Tiger, McIlroy to Compete in First Ever ‘Shirts’ Game

by Alex Poletti

Two of the world’s most popular golfers, Tiger Woods and Rory McIlroy, agreed to participate in the first ever shirts game in professional golf history this September at the Narashino Country Club in Japan. Reports indicate that the game will play similarly to a skins game, but with far more clothing.

Rumors have been swirling that the PGA tour would return to the skins game format that achieved popularity in the early 2000s. However, PGA president Suzy Whaley opted to form a different event, rather than revive the format that died in 2008.

“We are very excited about the first shirts game,” Whaley says. “This will be a high-stakes, thrilling event with more public decency than others of its ilk.”

Woods and McIlroy are two of the most well-known players of the sport today, both formerly holding the World’s no. 1 ranking. However, the two have fallen on hard times, neither making the cut of the Open earlier this year. With lots of money and publicity on the line, this was an easy choice.

“For the amount of money on the table, this was a no-brainer,” Woods says. “I’m glad they changed the format as well. I was quite the skins player back in my heyday, but I’ve gotten older and feel a little self conscious about being filmed shirtless.”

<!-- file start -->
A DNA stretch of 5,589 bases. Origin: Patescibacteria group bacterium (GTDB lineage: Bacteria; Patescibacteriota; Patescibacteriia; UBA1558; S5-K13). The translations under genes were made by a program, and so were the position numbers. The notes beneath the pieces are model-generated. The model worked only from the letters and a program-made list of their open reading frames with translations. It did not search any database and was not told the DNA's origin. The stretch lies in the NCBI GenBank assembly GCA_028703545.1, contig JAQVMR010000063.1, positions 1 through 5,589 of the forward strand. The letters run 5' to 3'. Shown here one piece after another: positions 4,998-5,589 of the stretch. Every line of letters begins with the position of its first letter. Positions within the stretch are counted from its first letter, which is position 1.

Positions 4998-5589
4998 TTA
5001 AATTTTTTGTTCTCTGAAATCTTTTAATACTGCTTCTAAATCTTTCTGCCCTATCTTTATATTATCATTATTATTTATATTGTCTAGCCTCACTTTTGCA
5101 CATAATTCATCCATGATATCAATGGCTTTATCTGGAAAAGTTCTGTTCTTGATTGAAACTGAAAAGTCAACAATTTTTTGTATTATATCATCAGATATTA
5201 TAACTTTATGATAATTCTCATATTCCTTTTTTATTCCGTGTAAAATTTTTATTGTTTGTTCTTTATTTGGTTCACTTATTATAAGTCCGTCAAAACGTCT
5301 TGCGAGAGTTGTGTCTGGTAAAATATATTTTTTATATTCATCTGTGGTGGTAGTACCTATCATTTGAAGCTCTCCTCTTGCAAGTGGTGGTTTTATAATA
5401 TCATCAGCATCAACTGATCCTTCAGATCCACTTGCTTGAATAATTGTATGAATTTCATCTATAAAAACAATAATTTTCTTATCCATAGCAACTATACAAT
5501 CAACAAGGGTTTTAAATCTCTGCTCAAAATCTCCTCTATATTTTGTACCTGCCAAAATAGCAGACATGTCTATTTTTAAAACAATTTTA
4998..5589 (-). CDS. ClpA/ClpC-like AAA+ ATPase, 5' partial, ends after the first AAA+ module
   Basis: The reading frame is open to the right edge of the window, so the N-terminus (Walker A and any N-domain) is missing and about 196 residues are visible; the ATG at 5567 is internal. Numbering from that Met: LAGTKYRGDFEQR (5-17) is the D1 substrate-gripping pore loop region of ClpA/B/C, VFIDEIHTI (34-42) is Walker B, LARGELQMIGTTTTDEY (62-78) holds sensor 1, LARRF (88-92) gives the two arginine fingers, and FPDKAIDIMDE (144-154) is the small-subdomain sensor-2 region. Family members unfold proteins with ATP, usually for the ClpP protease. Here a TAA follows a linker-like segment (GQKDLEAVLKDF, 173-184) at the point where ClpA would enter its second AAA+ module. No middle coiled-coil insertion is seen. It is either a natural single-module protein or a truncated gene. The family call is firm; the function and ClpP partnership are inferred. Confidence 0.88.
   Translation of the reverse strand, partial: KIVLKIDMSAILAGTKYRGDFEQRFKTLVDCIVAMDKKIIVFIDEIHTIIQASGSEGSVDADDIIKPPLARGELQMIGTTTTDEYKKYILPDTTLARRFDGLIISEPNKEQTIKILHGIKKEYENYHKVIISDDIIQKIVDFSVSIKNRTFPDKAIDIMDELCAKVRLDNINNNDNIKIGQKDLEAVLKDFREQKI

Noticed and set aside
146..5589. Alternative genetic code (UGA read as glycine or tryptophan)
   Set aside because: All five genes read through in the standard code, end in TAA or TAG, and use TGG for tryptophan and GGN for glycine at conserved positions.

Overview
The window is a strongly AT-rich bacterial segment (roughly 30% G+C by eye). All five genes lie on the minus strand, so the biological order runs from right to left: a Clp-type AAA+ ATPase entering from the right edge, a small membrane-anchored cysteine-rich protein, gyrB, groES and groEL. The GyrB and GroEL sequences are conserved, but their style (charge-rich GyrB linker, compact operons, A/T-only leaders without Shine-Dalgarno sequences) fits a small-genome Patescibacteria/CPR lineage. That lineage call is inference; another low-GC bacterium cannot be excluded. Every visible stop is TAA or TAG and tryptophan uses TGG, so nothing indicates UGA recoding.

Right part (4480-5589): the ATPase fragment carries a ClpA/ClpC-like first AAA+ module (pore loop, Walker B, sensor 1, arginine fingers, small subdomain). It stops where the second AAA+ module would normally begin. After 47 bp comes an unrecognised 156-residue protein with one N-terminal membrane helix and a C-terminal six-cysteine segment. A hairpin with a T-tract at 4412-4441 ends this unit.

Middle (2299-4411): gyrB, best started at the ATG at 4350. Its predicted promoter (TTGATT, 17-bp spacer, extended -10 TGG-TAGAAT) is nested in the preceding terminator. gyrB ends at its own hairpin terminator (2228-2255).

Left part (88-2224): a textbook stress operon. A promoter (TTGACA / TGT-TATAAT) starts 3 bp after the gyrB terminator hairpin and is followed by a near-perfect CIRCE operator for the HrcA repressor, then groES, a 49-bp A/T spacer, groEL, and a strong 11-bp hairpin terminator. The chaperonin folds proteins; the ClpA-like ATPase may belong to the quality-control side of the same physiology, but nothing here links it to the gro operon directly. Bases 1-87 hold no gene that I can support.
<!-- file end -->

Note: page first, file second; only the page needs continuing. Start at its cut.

The general concept of the skins game is that each hole is worth a certain amount of money, and whichever golfer gets the lowest score on that hole gets the allotted cash. The PGA held a yearly skins event from 1983 to 2008.

“By the time I had made a name for myself in the golf world, the Skins Game was long gone,” McIlroy muses. “I wish I had gotten the chance to play one. I’ve never liked the feel of fabric while I swing. It would’ve been a welcomed change.”

According to a source close to the story, a key factor in Whaley’s decision to abandon Skins for Shirts was due to the growing Japanese market. Whaley confirmed this to The Second String.

“Because this event will be held right before the Zozo Championship in Japan, we wanted to appeal to the culture’s sensibilities,” Whaley explains. “On the whole, the Japanese culture values modesty. If we were to walk onto their golf courses American-style with no trunkel apparel, they’d never watch golf again.”

So far, only Woods and McIlroy have signed on for the event. It is expected that two fatter PGA golfers will be forced to play a Skins Game right beforehand as a form of schoolyard ridicule.

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